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Open fireplaces are inefficiently designed so that most of the heat escapes into the flue, rather than the home. In fact, open fireplaces use heated room air for combustion, thereby lowering the temperature inside the house. Exception: Rumford style fireplaces.
According to the Midwest Chimney Safety Council, chimney sweeps are reporting record calls for chimney service, no doubt due to the unusually long and bitterly cold winter. What the chimney sweeps are finding out is that their customers have been using their fireplaces as a heating source, rather than for just the occasional friendly fire. That is when trouble can happen.
Open wood-or gas burning fireplaces are designed with clearances to combustibles set at certain distances with the idea that people will use their appliance for short periods of time – up to four hours in duration. Once that time has been exceeded, or before if improperly installed, the nearby combustible materials may overheat and ignite. Combustible headers and studs, which are hidden from view by finishing materials may not be properly installed with proper clearance, which makes matters even worse. Unfortunately, improper construction around fireplaces is a common issue and many house fires have been the result.
Nearby combustible wood may pryolizes over time due to exposure to heat through the masonry or metal fireplace. Pyrolization is the chemical alteration of wood, which lowers the ignition temperature significantly. Wood normally ignites at 500 degrees, but pyrolized wood can ignite at 180 degrees or lower.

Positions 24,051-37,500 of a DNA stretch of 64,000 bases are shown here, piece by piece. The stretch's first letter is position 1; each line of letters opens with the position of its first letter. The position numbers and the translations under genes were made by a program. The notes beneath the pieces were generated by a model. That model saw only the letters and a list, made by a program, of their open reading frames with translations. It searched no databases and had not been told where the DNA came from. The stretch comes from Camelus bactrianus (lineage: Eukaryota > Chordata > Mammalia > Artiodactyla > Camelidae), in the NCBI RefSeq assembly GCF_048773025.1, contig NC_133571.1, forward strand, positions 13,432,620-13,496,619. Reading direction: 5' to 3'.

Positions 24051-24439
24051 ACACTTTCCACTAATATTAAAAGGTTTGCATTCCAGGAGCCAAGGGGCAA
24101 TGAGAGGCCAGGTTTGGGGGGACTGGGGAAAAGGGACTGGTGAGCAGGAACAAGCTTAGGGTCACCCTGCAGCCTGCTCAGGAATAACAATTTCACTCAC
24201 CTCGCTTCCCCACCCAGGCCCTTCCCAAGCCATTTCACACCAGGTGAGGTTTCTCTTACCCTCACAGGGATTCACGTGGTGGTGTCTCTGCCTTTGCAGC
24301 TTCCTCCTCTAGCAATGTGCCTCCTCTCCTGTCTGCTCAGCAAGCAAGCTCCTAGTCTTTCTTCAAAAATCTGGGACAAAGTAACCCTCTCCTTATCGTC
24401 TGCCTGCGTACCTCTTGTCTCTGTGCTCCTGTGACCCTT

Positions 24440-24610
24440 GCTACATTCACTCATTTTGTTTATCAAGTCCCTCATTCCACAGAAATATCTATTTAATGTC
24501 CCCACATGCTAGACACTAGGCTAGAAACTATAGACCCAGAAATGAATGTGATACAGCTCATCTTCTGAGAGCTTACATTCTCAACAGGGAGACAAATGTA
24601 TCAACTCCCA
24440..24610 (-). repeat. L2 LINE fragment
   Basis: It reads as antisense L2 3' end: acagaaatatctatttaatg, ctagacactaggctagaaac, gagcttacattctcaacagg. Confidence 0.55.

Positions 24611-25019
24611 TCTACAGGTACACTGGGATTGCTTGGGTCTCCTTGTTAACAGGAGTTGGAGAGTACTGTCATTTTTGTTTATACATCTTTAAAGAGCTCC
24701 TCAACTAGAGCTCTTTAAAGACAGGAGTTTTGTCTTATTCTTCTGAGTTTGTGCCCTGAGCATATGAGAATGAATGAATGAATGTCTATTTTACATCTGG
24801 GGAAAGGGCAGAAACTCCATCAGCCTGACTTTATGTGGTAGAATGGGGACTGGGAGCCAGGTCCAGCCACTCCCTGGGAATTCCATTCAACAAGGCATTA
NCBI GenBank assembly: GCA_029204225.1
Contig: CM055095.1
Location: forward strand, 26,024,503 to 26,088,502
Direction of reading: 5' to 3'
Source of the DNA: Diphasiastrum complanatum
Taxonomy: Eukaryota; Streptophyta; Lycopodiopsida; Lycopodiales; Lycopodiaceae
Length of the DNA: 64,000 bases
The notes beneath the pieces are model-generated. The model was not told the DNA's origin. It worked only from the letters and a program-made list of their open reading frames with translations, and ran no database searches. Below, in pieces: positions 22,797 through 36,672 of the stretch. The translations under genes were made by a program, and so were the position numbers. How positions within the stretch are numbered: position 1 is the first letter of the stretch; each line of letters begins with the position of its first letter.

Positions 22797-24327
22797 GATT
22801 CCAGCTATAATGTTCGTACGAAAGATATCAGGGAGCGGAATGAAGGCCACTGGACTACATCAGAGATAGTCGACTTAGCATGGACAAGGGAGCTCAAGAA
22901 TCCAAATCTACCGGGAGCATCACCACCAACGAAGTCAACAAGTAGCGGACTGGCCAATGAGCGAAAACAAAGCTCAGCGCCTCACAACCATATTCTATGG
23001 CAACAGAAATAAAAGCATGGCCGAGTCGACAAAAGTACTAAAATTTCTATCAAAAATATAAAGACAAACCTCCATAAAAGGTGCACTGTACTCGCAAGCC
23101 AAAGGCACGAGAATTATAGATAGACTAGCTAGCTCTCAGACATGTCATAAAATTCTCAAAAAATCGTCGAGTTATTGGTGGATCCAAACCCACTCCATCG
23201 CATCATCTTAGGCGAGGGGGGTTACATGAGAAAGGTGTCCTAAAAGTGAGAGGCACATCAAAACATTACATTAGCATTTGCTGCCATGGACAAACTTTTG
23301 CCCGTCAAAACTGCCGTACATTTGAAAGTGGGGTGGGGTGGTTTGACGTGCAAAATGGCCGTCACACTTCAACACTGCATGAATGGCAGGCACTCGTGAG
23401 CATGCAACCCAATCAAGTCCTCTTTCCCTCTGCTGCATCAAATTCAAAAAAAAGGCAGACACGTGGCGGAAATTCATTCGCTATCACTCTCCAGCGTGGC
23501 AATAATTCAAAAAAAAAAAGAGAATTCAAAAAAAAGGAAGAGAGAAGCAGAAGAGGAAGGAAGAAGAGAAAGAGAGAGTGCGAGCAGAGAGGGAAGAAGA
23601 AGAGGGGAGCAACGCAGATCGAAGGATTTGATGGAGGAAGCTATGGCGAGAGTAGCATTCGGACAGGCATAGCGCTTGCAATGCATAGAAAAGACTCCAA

After a Raytown, Missouri house fire in 2009 Fire Investigator Gene Padgitt was requested to find the cause and origin of the fire. The customer had used their masonry fireplace as the sole source of heat for three days while they had no gas after moving in their new home on a Friday. Combustible wood framing, which was improperly installed above the fireplace without proper clearances, ignited due to exposure to heat for the prolonged period. Padgitt said that this scenario is all too common and that unfortunately, he sees it often.
In yet another fire investigation in Topeka, Kansas in 2012 Gene found that the homeowner used a manufactured gas fireplace for seven days straight when wood framing, which was properly installed, ignited. The fire caused a total loss. The homeowner thought that he could heat his house with the fireplace.
This type of burning is called "Over-firing" in the chimney and hearth industry. The fact is that masonry fireplaces do not come with a homeowner's manual, and rarely do new home buyers find a manual for their manufactured fireplace. So it is up to the homeowner to get operation information from his chimney sweep or from websites.
Certain wood and gas appliances are designed for heating, while others are designed for ambient fires. Since there are no standards in the industry that have been adopted for masonry fireplaces, Padgitt suggests that homeowners use common sense when operating a fireplace or stove. He suggests the following:
Appliances designed for ambient fires:
- Wood-burning manufactured fireplaces (read the manufacturer instructions)
- Wood-burning masonry fireplaces
- Gas-burning manufactured fireplaces (read the manufacturer instructions)
- Gas-burning masonry fireplaces
- Wood-burning freestanding stoves with proper clearances
- Wood-burning fireplace inserts in masonry fireplaces
- Wood-burning masonry heaters
- Direct-Vent Gas fireplaces (per manufacturer instructions)
- Non-Venting gas logs in masonry fireplaces (read the manufacturer instructions which likely state that they are not to be used for longer than four hours at a time)
Note: Non-Venting gas logs and wood-burning fireplace inserts should never be installed in manufactured fireplaces. To do so voids the warranty on the fireplace, and alters the fireplace which is a code violation. Any alteration can be a fire hazard.
Masonry Heater Association of North America
Chimney Safety Institute of America
Midwest Chimney Safety Council
National Fire Protection Association